The final quarter of 2016 ended with the Centers for Medicare & Medicaid Services (CMS) announcing Performant Recovery, Inc. (Performant) as the new national Recovery Audit Contractor (RAC) to focus solely on Home Health, Hospice, and Durable Medical Equipment (HHH/DME) claims. The announcement signals an end to a reprieve enjoyed by these providers due to a bid dispute that began in 2015. While the role of National Contractor for HHH/DME is new to the Recovery Audit Program, Performant is no newcomer to being a RAC, having previously served as the general Recovery Auditor for Region A for six northeastern states.
The Statement of Work for the HHH/DME RAC currently limits Performant to post-payment reviews for a three-year lookback period to identify improper payments and, similar to other RACs, Performant is required to obtain CMS approval for all topics or issues for review and post a listing of the CMS-approved topics on a website for provider access. Although the RAC audits may begin as early as January 2017, Performant’s RAC website is in the process of being updated and is slated to be ready in early January. Also, according to a Performant representative, the RAC is still going through the CMS review approval process for HHH/DME topics for review, so it is possible that RAC audits may not be initiated until closer to the end of the first quarter of 2017.
While serving as the general RAC for Region A, Performant identified several home health and hospice issues for complex medical review:
- Skilled nursing length of stay for home health agency (in 2012)
- No skilled services for home health agency (in 2012)
- Manual medical review of outpatient therapy claims above the $3,700 threshold for home health agency (in 2013)
- Extensive length of stay for hospice (in 2013)
In recent years, the Recovery Audit Program has been at the center of controversy and active litigation regarding the backlog of appeals at the Office of Medicare Hearings and Appeals, which oversees Administrative Law Judge hearings. The HHH/DME RAC Statement of Work notably establishes several guidelines and standards to incentivize the RAC to manage the volume and quality of RAC denials, both from a financial and a resource standpoint. The following are some examples of requirements outlined in the HHH/DME Statement of Work issued in November 2016:
- Minimum requirements for “accuracy” of RAC decisions – the RAC must maintain an accuracy rate of at least 95% and for each percentage point above 95%, the RAC earns a 0.2% contingency fee increase from the base contingency fee. While the new CMS methodology for setting Additional Documentation Requests (ADRs) based upon provider compliance applies – meaning, providers with low denial rates have lower ADR limits and providers with high denial rates have higher ADR limits – CMS may also institute a progressive reduction in the RAC’s own ADR limits for the failure of the RAC to maintain an accuracy rate of 95%.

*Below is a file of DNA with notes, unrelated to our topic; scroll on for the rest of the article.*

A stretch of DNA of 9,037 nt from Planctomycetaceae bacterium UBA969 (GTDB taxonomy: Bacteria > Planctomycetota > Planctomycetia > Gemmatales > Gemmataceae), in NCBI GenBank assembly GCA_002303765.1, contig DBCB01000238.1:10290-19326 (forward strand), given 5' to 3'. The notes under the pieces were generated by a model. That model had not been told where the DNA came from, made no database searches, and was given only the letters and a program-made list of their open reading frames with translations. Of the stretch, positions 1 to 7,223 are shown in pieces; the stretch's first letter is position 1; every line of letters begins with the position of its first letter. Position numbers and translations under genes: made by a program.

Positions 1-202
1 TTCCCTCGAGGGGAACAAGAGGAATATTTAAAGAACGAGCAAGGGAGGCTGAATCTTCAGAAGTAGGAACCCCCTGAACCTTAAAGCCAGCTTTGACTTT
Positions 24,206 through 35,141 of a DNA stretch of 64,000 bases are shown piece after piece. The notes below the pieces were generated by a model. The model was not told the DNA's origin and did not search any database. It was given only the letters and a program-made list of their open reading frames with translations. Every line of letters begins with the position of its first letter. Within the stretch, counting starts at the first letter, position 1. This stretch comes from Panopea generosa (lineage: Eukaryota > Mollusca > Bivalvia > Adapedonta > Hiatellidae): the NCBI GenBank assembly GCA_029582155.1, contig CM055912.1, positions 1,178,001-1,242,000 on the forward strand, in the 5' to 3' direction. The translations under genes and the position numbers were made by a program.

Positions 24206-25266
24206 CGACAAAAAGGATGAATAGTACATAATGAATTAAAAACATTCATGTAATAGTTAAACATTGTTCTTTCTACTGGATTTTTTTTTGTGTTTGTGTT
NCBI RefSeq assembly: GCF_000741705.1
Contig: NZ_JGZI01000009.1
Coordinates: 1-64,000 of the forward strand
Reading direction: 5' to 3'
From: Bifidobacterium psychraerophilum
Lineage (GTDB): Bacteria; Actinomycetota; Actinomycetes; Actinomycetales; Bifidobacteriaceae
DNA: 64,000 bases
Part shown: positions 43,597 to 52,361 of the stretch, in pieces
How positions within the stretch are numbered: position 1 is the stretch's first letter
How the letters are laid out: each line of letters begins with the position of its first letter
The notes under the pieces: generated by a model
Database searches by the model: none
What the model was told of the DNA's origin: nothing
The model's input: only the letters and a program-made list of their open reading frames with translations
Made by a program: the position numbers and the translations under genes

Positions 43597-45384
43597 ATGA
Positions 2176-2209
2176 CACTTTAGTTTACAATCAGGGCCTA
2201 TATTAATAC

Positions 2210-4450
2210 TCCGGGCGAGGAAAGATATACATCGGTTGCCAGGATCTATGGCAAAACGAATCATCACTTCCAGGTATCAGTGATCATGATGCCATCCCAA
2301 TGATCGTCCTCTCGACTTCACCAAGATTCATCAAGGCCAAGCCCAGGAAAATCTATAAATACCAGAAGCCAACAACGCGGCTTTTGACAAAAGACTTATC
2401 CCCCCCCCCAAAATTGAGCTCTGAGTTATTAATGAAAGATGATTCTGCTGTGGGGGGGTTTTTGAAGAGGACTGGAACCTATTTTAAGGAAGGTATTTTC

- At the first level of appeal (i.e., Redetermination review), the expectation is that the overturn rate will be less than 10% for each fiscal year, counting only those instances where the RAC made an incorrect claim decision and the overturn was not due to the provider submitting new or additional documentation or similar issues. For each percentage point below 10%, the RAC earns a 0.1% contingency fee increase.
- For Administrative Law Judge appeals, the RAC must participate as a “party” in a minimum of 50% of cases, which would allow the RAC to call and cross-examine witnesses, object to issues, and be subject to discovery requests, among other things. In a minimum of 50% of the remaining cases that reach that level of appeal, the RAC must participate as a “participant,” which limits the RAC in most instances to filing position papers or providing testimony to clarify factual or policy issues, but does not allow the RAC to call or cross-examine witnesses.
Although the Recovery Audit Program historically has been grounded in identifying improper payments and not investigating fraud or abuse, CMS has also established an expectation for the RACs to communicate and collaborate closely with other Medicare contractors, including the Zone Program Integrity Contractors (ZPICs). The HHH/DME Statement of Work provides that the RAC is to schedule regular meetings (i.e., at a minimum quarterly and ideally, monthly) with ZPICs to discuss potential referrals and trends in the applicable jurisdictions.
With the advent of the new HHH/DME RAC in 2017 and increased collaboration among Medicare audit contractors, home health and hospice providers must prepare for increased scrutiny. Now that Medicare auditors, including RACs, have ample access to claims data to analyze and compare coding, billing, and utilization patterns, all providers, even those without a history of survey or compliance issues, are at risk of being targeted for review. It is more important now than ever for providers to ensure that self-audit programs and related compliance protocols and systems are up-to-date and in place to manage and fully and timely respond to any ADRs.
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